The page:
In recent years, several awful books proclaiming the demise of conservatism in America have been written by self-appointed experts.
The first was Sam Tanenhaus’s "The Death of Conservatism" (2009). I can only suppose that Mr. Tanenhaus, a renown liberal, thought he was highly qualified to opine on the subject because he wrote a notable biography of Whitaker Chambers.
In his 120-page “obituary,” Tanenhaus argues that conservatives lost their philosophical bearings because they were corrupted by their drive for power.
Tanenhaus must had forgotten the observation made by Daniel Patrick Moynihan, that the real ideas on government reform in the 1970s and 1980s were coming from the right, not the left.
No, for Tanenhaus conservatism is a defunct ideology “profoundly and defiantly unconservative in its arguments and ideas, in its tactics and strategies, above all in its vision.”
Oddly enough, for Tanenhaus true conservatives are Bill Clinton, Barrack Obama, and Supreme Court Justice David Souter. These leftists qualify because they have allegedly attempted, like their political forbearer, Franklin D. Roosevelt, to “salvage the free market.”
In other words, genuine conservatives are leftists striving to preserve the liberal programs of yesteryear.
"The Death of Conservatism" had a short shelf-life. Weeks after it was published, the grass-roots Tea Party movement, based on conservative ideals, was in full swing convincing millions of Americans to turn the Democratic House and Senate over to Republicans.
The next misguided book was penned by 2018’s biggest political loser, U.S. Senator Jeff Flake.
This whiny, and not very bright, Arizona Senator mistakenly thought he could claim the mantel of his predecessor Barry Goldwater by writing a new "Conscience of a Conservative" subtitled this time, “A Rejection of Destructive Politics and a Return to Principle.”
Flake’s book confuses conservatism with Republican political antics. He makes the ridiculous claim that “conservatism has become compromised by other powerful forces — nationalism, partisanship, even celebrity…” [and] “conservatives have suffered a crisis of confidence which in turn has led to a crisis of principle.”
What a load of baloney. I, like most conservatives, am not suffering from a crisis of principle and have not lost my way.
To get a sense of the vibrancy of contemporary conservative thought, one need only read Yuval Levin’s, "The Fractured Republic: Reviewing America’s Social Contract in the Age of Individualism” or Arthur Brooks, "The Conservative Heart."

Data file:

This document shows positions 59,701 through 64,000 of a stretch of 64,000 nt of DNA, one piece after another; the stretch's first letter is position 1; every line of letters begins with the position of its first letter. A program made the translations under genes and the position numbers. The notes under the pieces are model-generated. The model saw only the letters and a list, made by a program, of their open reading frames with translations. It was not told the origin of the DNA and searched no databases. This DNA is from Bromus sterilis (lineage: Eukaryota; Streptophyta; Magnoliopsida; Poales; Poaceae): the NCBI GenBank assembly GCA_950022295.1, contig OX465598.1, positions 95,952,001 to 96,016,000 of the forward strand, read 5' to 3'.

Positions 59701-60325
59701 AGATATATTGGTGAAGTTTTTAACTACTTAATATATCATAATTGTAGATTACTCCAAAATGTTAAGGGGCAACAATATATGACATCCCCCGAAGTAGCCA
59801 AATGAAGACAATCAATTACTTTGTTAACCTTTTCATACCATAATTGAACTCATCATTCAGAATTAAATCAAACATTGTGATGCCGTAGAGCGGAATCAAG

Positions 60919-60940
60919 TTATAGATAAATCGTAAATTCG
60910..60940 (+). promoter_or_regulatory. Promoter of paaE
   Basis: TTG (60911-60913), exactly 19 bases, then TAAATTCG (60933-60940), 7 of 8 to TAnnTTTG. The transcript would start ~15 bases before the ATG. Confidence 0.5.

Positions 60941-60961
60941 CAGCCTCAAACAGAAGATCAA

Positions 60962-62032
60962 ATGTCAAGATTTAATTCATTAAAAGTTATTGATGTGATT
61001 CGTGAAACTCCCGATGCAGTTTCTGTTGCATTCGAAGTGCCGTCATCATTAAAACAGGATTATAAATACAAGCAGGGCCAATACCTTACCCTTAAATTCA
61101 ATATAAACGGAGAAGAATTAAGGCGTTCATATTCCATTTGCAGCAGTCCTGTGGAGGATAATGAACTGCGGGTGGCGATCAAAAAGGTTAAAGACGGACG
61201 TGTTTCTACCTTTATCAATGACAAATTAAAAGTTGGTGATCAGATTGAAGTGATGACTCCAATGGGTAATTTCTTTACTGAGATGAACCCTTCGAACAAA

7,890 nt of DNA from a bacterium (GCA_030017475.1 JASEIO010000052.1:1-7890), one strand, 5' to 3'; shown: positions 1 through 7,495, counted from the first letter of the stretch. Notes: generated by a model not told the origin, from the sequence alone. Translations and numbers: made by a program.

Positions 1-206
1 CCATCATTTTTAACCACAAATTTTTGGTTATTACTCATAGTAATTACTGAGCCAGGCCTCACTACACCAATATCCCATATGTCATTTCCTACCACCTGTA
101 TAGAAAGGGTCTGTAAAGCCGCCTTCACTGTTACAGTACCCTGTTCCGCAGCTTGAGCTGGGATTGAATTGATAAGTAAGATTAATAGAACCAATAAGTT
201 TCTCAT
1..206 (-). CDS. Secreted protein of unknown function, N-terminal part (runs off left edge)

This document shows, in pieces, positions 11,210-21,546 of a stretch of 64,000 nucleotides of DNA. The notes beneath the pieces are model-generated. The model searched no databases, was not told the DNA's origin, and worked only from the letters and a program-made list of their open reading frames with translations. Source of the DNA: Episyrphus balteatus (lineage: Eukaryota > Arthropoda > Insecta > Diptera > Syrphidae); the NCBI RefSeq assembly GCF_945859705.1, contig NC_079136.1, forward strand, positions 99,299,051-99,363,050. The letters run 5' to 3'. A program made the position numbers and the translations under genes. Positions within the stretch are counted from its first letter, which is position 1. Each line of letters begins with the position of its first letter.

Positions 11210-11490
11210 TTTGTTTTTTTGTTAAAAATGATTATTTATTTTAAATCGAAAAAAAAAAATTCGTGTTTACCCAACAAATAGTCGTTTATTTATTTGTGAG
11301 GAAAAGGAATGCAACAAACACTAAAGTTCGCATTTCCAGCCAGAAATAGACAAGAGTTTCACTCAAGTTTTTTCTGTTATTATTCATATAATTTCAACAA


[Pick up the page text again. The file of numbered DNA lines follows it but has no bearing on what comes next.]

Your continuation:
Unlike Barry Goldwater’s "Conscience of a Conservative," which sold millions of copies and became a classic of conservatism, Flake’s book was a flop just like his political career.
The latest denunciation comes from Max Boot in "The Corrosion of Conservatism: Why I Left the Right."
After 9/11, Boot, a senior fellow at the Council of Foreign Relations, called for invasions of Afghanistan and Iraq. Later he lobbied for the overthrowing of Libya’s Qaddafi, and argued for an incursion into Syria, the bombing of Iran, and confrontation with Russia.
Boot hung out with conservatives so long as they subscribed to his “Case for American Empire.” But when they became disenchanted with his hawkish views and candidate Trump rejected them, Boot walked away in a snit.
He voted for Hillary Clinton, has denounced just about every past leader of the conservative movement (i.e., William F. Buckley Jr. and Barry Goldwater), and has happily taken on the role of the “Anti-conservative Conservative” talking head on leftist shows.
Boot’s book, however, reveals that he has never been much of a conservative. He’s pro-abortion, pro-gay marriage, anti-gun, and has little use for religion.
And he suggests that President Eisenhower should be the poster child of conservatism. Dwight Eisenhower was a fine general and president. But the man who called himself a “progressive-conservative” had little knowledge of the tenets of conservatism.
The problem with these critics: they don’t realize that conservatism encompasses more than tax cuts or foreign policy.
To understand the conservative philosophical and political movement, I recommend reading Russell Kirk’s monumental 1953 classic "The Conservative Mind." Predicated on the proposition that every person has inherent dignity because he is made in the image and likeness of God, Kirk laid out these fundamental principles of conservatism:
- Belief that divine intent rules society as well as conscience; that political problems, at bottom, are religious and moral problems.
- Affection for the proliferating variety and mystery of traditional life, as distinguished from the narrowing uniformity and egalitarianism and utilitarian aims of most radical systems.
- Conviction that civilized society requires orders and classes; that society longs for leadership.
- Persuasion that property and freedom are inseparably connected, and that economic leveling is not economic progress.
- Faith in prescription and distrust of, in the phrase of Edmund Burke, “sophisters and calculators.” Man must put a control upon his will and his appetite. Tradition and sound prejudice provide checks upon man’s anarchic impulse.
- Recognition that change and reform are not identical.
Unlike Tanenhaus, Flake, and Boot, Kirk got it right.
George J. Marlin, a former executive director of the Port Authority of New York and New Jersey, is the author of "The American Catholic Voter: Two Hundred Years of Political Impact," and "Christian Persecutions in the Middle East: A 21st Century Tragedy." He is chairman of Aid to the Church in Need-USA. Mr. Marlin also writes for TheCatholicThing.org and the Long Island Business News. To read more George J. Marlin — Click Here Now.
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